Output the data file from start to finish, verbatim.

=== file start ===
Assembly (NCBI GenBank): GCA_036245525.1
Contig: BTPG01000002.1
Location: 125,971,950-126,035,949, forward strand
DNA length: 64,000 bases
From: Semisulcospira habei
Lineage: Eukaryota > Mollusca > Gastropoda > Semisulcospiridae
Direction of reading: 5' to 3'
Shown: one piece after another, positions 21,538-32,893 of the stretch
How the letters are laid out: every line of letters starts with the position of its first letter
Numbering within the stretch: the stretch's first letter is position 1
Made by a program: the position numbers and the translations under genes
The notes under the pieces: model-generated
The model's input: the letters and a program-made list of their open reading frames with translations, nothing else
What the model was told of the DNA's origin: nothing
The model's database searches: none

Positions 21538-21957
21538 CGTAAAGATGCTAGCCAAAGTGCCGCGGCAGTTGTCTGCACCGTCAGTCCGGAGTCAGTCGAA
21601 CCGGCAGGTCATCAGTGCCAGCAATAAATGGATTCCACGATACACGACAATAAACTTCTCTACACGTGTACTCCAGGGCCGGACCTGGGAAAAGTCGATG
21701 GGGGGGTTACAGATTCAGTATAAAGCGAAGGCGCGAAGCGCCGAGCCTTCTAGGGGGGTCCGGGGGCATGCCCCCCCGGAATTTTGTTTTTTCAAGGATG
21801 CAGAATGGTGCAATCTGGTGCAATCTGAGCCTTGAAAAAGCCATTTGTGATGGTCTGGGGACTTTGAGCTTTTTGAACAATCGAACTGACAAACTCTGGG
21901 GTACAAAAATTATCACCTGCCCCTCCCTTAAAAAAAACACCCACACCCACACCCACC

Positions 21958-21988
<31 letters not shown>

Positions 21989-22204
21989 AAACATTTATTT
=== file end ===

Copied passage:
Assembly (NCBI GenBank): GCA_036245525.1
Contig: BTPG01000002.1
Location: 125,971,950-126,035,949, forward strand
DNA length: 64,000 bases
From: Semisulcospira habei
Lineage: Eukaryota > Mollusca > Gastropoda > Semisulcospiridae
Direction of reading: 5' to 3'
Shown: one piece after another, positions 21,538-32,893 of the stretch
How the letters are laid out: every line of letters starts with the position of its first letter
Numbering within the stretch: the stretch's first letter is position 1
Made by a program: the position numbers and the translations under genes
The notes under the pieces: model-generated
The model's input: the letters and a program-made list of their open reading frames with translations, nothing else
What the model was told of the DNA's origin: nothing
The model's database searches: none

Positions 21538-21957
21538 CGTAAAGATGCTAGCCAAAGTGCCGCGGCAGTTGTCTGCACCGTCAGTCCGGAGTCAGTCGAA
21601 CCGGCAGGTCATCAGTGCCAGCAATAAATGGATTCCACGATACACGACAATAAACTTCTCTACACGTGTACTCCAGGGCCGGACCTGGGAAAAGTCGATG
21701 GGGGGGTTACAGATTCAGTATAAAGCGAAGGCGCGAAGCGCCGAGCCTTCTAGGGGGGTCCGGGGGCATGCCCCCCCGGAATTTTGTTTTTTCAAGGATG
21801 CAGAATGGTGCAATCTGGTGCAATCTGAGCCTTGAAAAAGCCATTTGTGATGGTCTGGGGACTTTGAGCTTTTTGAACAATCGAACTGACAAACTCTGGG
21901 GTACAAAAATTATCACCTGCCCCTCCCTTAAAAAAAACACCCACACCCACACCCACC

Positions 21958-21988
<31 letters not shown>

Positions 21989-22204
21989 AAACATTTATTT